Researchers from three universities in two different countries have collaborated to develop a low-cost ‘cookie-cutter’ portable oxygen conversion unit in response to critical shortages of the gas in Indian hospitals overwhelmed by Covid-19 cases. The portable, easy-to-assemble unit can be made almost entirely from materials available in Indian hardware stores and runs off a diesel generator.
Paul Webley, professor of chemical engineering at Monash University in Melbourne, Tejas Bhatalia, a senior research fellow at Curtin University in Perth and Abishek Sharma, professor of chemical engineering at Manipul University in Jaipur, India, worked via video link to develop the device. Sharma gathers data from the main large prototype, which he then sends to Webley, who uses simulation tools to help diagnose operations, interpret the data and suggest changes. Meanwhile, Bhatalia uses a smaller prototype to attempt to debug the large unit.
The unit is designed to strip nitrogen from the air, leaving the oxygen gas behind. ‘We’re currently in the process of ensuring the oxygen purity is sufficient,’ Sharma said. ‘We’re currently getting about 70 per cent purity and our aim is to get this up to 90 per cent. The team and I are working on changes to make this happen and are confident we’ll be able to do so soon.’
‘Our plan is to use readily available equipment items – vessels, compressors, valves, piping,’ said Webley, who formerly worked as an engineer on designs for oxygen plants at a US industrial gas company. ‘Our emphasis has been on simplicity and low cost, not performance.’ At present, the system requires a silicon molecular sieve to filter out nitrogen. Although the sieve is specialised, it’s inexpensive and relatively easy to buy.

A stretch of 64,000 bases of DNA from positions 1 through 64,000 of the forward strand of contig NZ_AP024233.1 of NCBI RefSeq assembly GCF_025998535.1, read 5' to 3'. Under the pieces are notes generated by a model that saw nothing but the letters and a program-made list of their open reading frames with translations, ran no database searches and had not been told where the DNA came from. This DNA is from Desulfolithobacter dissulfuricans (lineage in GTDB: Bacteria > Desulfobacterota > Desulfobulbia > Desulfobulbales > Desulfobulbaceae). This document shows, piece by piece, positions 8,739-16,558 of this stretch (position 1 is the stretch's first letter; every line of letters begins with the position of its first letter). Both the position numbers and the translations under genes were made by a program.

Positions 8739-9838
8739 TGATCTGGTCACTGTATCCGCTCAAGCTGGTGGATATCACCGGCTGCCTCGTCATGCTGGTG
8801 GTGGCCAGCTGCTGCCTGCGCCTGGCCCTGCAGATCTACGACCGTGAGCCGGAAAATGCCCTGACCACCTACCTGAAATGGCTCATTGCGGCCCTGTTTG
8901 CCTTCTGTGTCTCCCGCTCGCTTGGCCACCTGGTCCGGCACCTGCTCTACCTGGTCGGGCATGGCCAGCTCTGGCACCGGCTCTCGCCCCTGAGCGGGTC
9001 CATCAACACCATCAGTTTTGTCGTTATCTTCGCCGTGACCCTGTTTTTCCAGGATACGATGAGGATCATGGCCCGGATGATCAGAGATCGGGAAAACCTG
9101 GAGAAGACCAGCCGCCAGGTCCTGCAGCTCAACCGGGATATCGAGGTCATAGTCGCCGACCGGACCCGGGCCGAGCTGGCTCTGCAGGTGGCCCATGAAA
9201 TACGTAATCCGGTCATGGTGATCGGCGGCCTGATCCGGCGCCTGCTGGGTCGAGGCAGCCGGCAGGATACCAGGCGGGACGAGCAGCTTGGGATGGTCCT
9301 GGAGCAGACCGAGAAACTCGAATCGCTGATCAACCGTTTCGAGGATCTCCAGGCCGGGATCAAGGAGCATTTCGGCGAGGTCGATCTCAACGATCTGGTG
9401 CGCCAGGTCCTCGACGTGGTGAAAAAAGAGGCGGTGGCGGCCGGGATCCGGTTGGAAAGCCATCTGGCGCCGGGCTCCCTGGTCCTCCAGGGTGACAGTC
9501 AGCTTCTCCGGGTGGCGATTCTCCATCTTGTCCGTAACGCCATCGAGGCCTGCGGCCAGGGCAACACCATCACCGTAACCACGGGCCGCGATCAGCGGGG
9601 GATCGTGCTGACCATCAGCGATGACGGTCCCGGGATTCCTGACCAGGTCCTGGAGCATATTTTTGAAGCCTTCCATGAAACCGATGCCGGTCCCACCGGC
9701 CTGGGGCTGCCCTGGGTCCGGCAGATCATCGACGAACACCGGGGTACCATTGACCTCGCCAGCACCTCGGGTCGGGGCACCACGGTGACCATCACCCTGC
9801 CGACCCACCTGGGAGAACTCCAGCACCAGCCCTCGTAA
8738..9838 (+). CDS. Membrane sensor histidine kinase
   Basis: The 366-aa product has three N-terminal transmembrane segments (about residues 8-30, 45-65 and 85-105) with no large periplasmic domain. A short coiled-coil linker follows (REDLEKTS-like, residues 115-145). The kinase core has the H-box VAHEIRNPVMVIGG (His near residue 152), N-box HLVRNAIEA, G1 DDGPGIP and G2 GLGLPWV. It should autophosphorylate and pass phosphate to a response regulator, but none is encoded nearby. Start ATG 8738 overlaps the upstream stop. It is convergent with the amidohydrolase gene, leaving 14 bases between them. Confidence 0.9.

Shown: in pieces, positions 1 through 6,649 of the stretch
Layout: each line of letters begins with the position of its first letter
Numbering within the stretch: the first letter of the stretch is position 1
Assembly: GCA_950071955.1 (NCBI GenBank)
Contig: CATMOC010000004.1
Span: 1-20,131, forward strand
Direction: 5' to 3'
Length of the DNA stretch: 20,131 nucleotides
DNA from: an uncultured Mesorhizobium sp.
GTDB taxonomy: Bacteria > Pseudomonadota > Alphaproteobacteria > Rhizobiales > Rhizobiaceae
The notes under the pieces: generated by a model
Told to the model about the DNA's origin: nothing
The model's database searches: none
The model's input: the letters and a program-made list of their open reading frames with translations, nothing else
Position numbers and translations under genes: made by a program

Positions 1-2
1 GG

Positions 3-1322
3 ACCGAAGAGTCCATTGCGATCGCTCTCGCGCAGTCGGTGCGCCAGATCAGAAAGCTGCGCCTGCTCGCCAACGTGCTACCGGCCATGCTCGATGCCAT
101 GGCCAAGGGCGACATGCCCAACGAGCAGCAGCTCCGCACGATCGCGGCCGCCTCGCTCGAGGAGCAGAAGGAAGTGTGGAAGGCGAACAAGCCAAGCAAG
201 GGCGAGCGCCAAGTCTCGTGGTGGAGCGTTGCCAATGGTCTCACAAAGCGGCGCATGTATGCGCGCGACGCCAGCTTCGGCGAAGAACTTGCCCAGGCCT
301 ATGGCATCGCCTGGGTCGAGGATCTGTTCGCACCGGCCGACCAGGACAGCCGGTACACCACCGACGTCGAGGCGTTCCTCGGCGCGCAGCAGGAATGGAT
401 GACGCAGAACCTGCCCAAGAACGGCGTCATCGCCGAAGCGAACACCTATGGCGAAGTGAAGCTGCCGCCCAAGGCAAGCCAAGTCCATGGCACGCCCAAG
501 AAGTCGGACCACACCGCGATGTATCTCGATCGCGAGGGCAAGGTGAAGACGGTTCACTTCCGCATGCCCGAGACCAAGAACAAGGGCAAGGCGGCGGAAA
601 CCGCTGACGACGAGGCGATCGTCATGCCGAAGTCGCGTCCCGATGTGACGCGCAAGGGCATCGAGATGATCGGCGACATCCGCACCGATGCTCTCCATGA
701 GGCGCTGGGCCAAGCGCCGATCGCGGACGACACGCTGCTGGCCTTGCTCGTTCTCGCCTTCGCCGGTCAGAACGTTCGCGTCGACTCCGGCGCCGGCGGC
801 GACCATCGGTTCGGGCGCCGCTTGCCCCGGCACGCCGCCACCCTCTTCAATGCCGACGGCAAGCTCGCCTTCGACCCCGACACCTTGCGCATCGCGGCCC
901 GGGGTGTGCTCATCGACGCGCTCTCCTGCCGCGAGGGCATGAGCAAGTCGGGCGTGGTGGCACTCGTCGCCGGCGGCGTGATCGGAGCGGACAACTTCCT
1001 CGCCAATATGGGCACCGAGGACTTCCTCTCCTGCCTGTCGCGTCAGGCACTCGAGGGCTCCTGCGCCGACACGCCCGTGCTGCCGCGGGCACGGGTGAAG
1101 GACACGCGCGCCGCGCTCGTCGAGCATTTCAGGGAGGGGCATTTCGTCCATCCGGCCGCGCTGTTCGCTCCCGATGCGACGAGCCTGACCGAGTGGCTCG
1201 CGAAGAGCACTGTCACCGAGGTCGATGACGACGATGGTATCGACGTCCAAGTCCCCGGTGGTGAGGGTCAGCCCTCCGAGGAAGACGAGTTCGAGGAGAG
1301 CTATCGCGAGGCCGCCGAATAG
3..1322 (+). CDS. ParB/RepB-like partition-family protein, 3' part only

‘My main goal was to help Indian engineers do this themselves,’ Webley said. ‘Can I teach them how to do this so that they can duplicate them and make thousands and become completely self- sufficient?
‘An important lesson to learn is that a good, quick, low-cost design is better than a perfect, optimised design,’ he continued. ‘Saving lives is paramount and can’t wait for us while we perfect our work.’ According to Webley, the team believes that it will achieve a rapidly reproducible ‘cookie-cutter’ unit after three or four more iterations of the design. They’ve been in contact with a number of Indian hospitals to set up a test site for the unit. If it meets the hospital’s specifications and standards, the researchers will develop more units.